The traditional church teaching about God is that God is a Trinity of three co-equal and co-eternal Persons: the Father, the Son (Jesus Christ), and the Holy Spirit. Anyone who reads my blog much knows that I was a Trinitarian for twenty-two years, and then I changed to believing that the Bible presents God as a single person, whom Jesus regularly called “Father,” and the Bible does not say Jesus is God. Yet I also believe everything else the post-apostolic church has proclaimed about Jesus, especially that he died for our sins on the cross as Savior, was resurrected from the dead, ascended to heaven, sat down at the right hand of God on God’s throne, and he will return in the future with his worldwide kingdom given to him by God.
I then wrote a 500-page book about the Bible not saying Jesus is God entitled The Restitution of Jesus Christ (2008) in which I cite the writings of over 400 scholars and interact with them. (To see a list of 130+ posts of 2-3 pages each which represent condensations of this book, go to Kermit Zarley Blog and click on “Christology” in the header bar.)
Over the past few years, I increasingly have come to suspect that the baptismal formula in Mt 28.19b is not original, so that it is an interpolation inserted from a later time.
Matthew 28.19-20 is represented as a saying of the risen Jesus to his disciples. It reads as follows in the NRSV: “All authority in heaven and on earth has been given to me. Go therefore and make disciples of all nations, baptizing them in the name of the Father and of the Son and of the Holy Spirit, and teaching them to obey everything that I have commanded you. And remember, I am with you always, to the end of the age.” See my similar blog post on this text entitled “Is the Trinitarian Formula in Matthew 28:19 an Interpolation?”
The threefold baptismal formula of Mt 28.19 also appears in the early, non-canonical literature of The Didache (2x) and Tertullian’s On Baptism. Scholars used to believe the The Didache was written at the end of the 2nd c. But most now believe it was written at the end of the 1st c., though some still hold to late date.
Tertullian (c. 155-c. 240) was a Berber who is believed to have become a lawyer before his Christian conversion. I have been to the Berber mountains in North Africa. Those native Berbers are interesting and seemingly industrious people who dress colorfully.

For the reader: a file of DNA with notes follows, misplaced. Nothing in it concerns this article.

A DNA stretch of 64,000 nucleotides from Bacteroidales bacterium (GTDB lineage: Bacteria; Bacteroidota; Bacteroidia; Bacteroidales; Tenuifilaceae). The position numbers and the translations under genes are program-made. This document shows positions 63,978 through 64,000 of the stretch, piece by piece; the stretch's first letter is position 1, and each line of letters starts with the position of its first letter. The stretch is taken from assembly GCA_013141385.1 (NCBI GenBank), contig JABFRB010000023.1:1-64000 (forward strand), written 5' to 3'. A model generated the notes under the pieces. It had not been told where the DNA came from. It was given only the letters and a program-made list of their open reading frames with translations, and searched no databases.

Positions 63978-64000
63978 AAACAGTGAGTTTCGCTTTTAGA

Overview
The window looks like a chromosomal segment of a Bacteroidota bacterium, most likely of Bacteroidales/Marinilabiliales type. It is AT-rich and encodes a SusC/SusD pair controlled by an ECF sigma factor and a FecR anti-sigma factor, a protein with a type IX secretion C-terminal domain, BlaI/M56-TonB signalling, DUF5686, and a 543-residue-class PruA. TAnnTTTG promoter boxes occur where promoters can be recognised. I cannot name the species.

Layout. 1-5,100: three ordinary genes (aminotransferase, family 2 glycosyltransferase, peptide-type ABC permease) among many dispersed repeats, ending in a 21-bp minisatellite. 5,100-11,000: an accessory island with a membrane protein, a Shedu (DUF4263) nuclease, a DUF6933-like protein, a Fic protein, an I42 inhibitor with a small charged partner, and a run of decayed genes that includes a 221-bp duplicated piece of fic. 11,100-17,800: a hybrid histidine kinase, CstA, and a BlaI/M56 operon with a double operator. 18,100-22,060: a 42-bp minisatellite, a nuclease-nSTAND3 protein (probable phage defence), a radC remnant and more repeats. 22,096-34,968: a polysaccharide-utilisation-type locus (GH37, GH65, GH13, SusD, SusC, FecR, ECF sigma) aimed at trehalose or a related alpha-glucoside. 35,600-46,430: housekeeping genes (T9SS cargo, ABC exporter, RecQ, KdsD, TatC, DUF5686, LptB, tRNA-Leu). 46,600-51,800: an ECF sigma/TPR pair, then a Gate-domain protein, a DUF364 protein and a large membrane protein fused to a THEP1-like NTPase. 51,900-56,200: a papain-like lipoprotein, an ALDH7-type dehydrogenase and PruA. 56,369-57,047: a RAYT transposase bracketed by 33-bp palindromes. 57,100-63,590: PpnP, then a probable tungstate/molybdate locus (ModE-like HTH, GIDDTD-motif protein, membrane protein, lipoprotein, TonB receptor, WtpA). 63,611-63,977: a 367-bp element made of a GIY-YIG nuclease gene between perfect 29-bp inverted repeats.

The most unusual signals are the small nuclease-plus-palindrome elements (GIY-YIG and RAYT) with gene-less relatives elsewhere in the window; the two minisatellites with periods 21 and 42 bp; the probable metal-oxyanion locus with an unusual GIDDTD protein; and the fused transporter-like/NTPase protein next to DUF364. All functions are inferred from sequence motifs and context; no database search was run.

Tertullian lived and ministered in Carthage in Tunisia, North Africa, which was located on the Mediterranean Sea. He wrote in the early 2nd c., starting in about in 204, though perhaps some of his works were earlier.
Tertullian became a prolific, Christian, apologist author who had an enormous, later influence upon Christianity despite the fact that he was never canonized by either the Western or Eastern branches of Christendom. That is because some of his teachings were questionable. Yet he is regarded as “the father of Latin Christianity” and “the father of Western Theology.”
Tertullian is most known for being the first to apply the Latin word trinitas (trinity) to God (actually, he was not the first as I state in my book), which became the basis for the late fourth century church formulation of the official doctrine of the Trinity. In some of Tertullian’s writings, he calls the Father and the Son “two gods.” (See Dale and Zalta Tuggy, History of Trinitarian Doctrines.)
Tertullian became a Montanist. I think eventually there was a significant Montanist community in Carthage, Tunisia. This Christian sect was first established by Montanus in Phrygia, Asia Minor, and then it spread elsewhere. Montanists emphasized the Holy Spirit, speaking in tongues, and miracles, much like Pentecostalists do today.
Since Montanists so emphasized the Holy Spirit in comparison to other Christians, I think Tertullian could have been an important person who first claimed the Holy Spirit was a person, or Tertullian could have been one of the first Christians who popularized this belief. Since I am no longer Trinitarian, I believe this teaching, that the Holy Spirit is an actual Person, is incorrect. Rather, according to the Bible, the (Holy) Spirit of God is to God what the spirit of man is to man because man was made in the image of God.
The following last paragraph in the wikipedia article on “Didache” is instructive:
“Significant similarities between the Didache and the Gospel of Matthew have been found as these writings share words, phrases, and motifs. There is also an increasing reluctance of modern scholars to support the thesis that the Didache used Matthew. This close relationship between these two writings might suggest that both documents were created in the same historical and geographical setting. One argument that suggests a common environment is that the community of both the Didache and the gospel of Matthew was probably composed of Jewish Christians from the beginning. Also, the Two Ways teaching (Did. 1–6) may have served as a pre-baptismal instruction within the community of the Didache and Matthew. Furthermore, the correspondence of the Trinitarian baptismal formula in the Didache and Matthew (Did. 7 and Matt 28:19) as well as the similar shape of the Lord’s Prayer (Did. 8 and Matt 6:5–13) appear to reflect the use of similar oral traditions. Finally, both the community of the Didache (Did. 11–13) and Matthew (Matt 7:15–23; 10:5–15, 40–42; 24:11,24) were visited by itinerant apostles and prophets, some of whom were heterodox.”